• goodbyevalentino
      Posted at 21:06h, 27 September Reply

      Thank you, Susan! I’m not quite ready for boots in SC but it won’t be long! I identify with the entire appetite comment. The pandemic has done a number on my waistline 😩

  • Molly Hayden
    Posted at 18:32h, 27 September Reply

    I was wondering when we would see another Tunic Bible creation. They have become my favorite TNT and I share your book recommendation frequently with friends and students. Now I have another great pattern change to add to the list. Thank you again!

    • goodbyevalentino
      Posted at 21:13h, 27 September Reply

      Thank you so much, Molly! I too love The Tunic Bible and so appreciate your support and recommendation of the book to others.! It’s always fun to make another tunic and especially so, after being inspired by Tory’s most recent update.. Her latest was just what I needed! 😉 Many thanks again.

  • Gayle
    Posted at 21:42h, 27 September Reply

    You look fantastic in this Sarah!

    • goodbyevalentino
      Posted at 04:39h, 28 September Reply

      Thanks so much, Gayle! I’ve never owned a dress with an asymmetrical hem, so it’s a departure from the usual silhouette.😉

  • Alethia Y Hudson
    Posted at 21:50h, 27 September Reply

    This is absolutely beautiful and chic! The print you chose for your version is great! Kudos to you for not backing down on your vision.

    • goodbyevalentino
      Posted at 04:41h, 28 September Reply

      Hi Alethia! – So nice to hear from you 😊 I lucked out with the fabric for sure. Backing down was not an option for The Tunic Bible!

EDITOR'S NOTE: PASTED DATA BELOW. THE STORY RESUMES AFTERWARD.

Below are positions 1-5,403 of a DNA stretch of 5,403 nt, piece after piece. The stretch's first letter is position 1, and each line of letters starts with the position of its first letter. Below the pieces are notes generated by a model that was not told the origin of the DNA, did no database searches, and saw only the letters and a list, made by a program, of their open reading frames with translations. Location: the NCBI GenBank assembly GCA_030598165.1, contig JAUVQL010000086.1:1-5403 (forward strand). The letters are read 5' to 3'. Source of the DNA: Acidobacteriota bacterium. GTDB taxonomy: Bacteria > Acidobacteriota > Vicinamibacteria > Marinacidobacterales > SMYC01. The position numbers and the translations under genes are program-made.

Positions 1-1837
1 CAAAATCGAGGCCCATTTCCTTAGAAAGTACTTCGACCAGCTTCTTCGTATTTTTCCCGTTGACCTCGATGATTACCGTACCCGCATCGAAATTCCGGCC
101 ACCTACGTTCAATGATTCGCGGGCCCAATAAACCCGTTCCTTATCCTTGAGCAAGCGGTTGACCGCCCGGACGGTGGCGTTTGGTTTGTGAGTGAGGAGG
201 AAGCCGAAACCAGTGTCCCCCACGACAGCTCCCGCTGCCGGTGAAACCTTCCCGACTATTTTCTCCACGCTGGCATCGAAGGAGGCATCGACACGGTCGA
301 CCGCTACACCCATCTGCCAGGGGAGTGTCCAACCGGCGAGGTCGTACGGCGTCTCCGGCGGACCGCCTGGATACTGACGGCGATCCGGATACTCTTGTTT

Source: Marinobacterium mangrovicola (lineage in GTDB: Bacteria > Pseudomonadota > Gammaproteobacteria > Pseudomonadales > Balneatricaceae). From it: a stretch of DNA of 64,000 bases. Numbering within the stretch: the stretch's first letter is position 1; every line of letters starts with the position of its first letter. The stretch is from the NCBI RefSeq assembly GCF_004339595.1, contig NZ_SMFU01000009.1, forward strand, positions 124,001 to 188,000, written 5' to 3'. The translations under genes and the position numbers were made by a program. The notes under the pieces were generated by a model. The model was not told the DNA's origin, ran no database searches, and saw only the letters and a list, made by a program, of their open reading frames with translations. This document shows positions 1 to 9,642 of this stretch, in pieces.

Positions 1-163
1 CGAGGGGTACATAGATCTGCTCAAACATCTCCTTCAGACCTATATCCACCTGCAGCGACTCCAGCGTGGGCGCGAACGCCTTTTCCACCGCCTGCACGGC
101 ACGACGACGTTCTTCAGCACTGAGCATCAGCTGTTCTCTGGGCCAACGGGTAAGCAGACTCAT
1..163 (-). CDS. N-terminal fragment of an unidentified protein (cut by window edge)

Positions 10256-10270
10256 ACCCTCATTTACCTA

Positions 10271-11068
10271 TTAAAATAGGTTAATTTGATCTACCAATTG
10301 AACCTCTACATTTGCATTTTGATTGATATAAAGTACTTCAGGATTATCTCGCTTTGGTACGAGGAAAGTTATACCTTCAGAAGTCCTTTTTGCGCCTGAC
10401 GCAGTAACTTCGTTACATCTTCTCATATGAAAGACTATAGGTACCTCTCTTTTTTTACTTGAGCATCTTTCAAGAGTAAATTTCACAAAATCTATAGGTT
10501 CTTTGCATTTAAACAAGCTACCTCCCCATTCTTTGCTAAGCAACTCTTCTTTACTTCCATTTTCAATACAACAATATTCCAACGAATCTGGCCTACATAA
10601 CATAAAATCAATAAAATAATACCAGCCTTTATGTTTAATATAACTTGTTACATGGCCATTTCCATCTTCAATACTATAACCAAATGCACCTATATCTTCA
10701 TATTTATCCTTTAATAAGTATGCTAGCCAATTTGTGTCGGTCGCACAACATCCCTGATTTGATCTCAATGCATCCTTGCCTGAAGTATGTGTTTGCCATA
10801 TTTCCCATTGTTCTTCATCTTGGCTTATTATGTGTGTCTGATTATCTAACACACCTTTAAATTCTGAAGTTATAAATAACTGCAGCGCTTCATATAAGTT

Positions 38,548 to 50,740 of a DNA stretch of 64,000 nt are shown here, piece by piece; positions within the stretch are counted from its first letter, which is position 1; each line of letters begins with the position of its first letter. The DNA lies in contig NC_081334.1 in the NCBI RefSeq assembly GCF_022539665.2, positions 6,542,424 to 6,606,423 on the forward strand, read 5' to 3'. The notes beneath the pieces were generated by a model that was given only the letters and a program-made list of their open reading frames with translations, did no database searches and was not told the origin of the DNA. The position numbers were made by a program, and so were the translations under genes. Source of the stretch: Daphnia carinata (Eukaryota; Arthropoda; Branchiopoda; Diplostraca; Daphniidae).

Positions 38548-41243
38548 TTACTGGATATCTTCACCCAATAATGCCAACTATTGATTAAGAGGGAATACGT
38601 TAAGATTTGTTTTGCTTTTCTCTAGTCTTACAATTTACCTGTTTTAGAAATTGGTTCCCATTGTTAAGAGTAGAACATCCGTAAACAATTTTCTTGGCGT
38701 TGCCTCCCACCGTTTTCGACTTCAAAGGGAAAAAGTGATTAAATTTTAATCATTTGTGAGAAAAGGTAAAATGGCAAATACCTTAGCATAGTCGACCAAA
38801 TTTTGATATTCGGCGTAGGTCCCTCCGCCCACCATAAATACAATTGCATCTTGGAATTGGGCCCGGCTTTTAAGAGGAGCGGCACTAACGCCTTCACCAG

• Karen Helm
    Posted at 23:35h, 27 September Reply

    It’s fabulous, Sarah! You’ve done it again… 😊

    • goodbyevalentino
      Posted at 04:43h, 28 September Reply

      Thank you so much, Karen! I wish we could go back and add all of the latest variations to the book …….

      • Alania Sheeley
        Posted at 11:08h, 28 September Reply

        What about a book with supplement styling/patterns? Sort of an “add on”. Independent pattern makers do this all the time. You might want to reach out to Rae Cumbie or Pamela Leggett; both are members of ASG.

  • Cynthia
    Posted at 05:24h, 28 September Reply

    Lovely post, it reminds me of publishers who rejected J.K, Rowling who wrote Harry Potter!

    • goodbyevalentino
      Posted at 06:29h, 28 September Reply

      Thank you, Cynthia! I do love the J,K. Rowling story 😊

  • Alania Sheeley
    Posted at 11:11h, 28 September Reply

    Sarah, to determine the amount of yardage needed for this style, would a good rule of thumb be to use the maxi dress yardage option with long sleeves? I have a student that is working on perfecting her muslin for The Tunic Bible and Sew Many Dresses, So Little Time so she can design off them. She loves you and Julie’s classic style.

    • goodbyevalentino
      Posted at 14:03h, 28 September Reply

      So lovely to know, Alania! Yes, I would order enough fabric for a long sleeve maxi tunic!
      Many thanks and good luck to your student 😊

  • Ellen Miller
    Posted at 11:17h, 28 September Reply

    I love the new style lines for your tunic! Every good style deserves an update now and again.
    I’m so glad you persevered as I love The Tunic Bible.
    xo, Ellen

    • goodbyevalentino
      Posted at 14:04h, 28 September Reply

      Thank you so much ,Ellen! What a great way to look at it, and I couldn’t agree more 😊

  • Marie in AZ
    Posted at 13:56h, 28 September Reply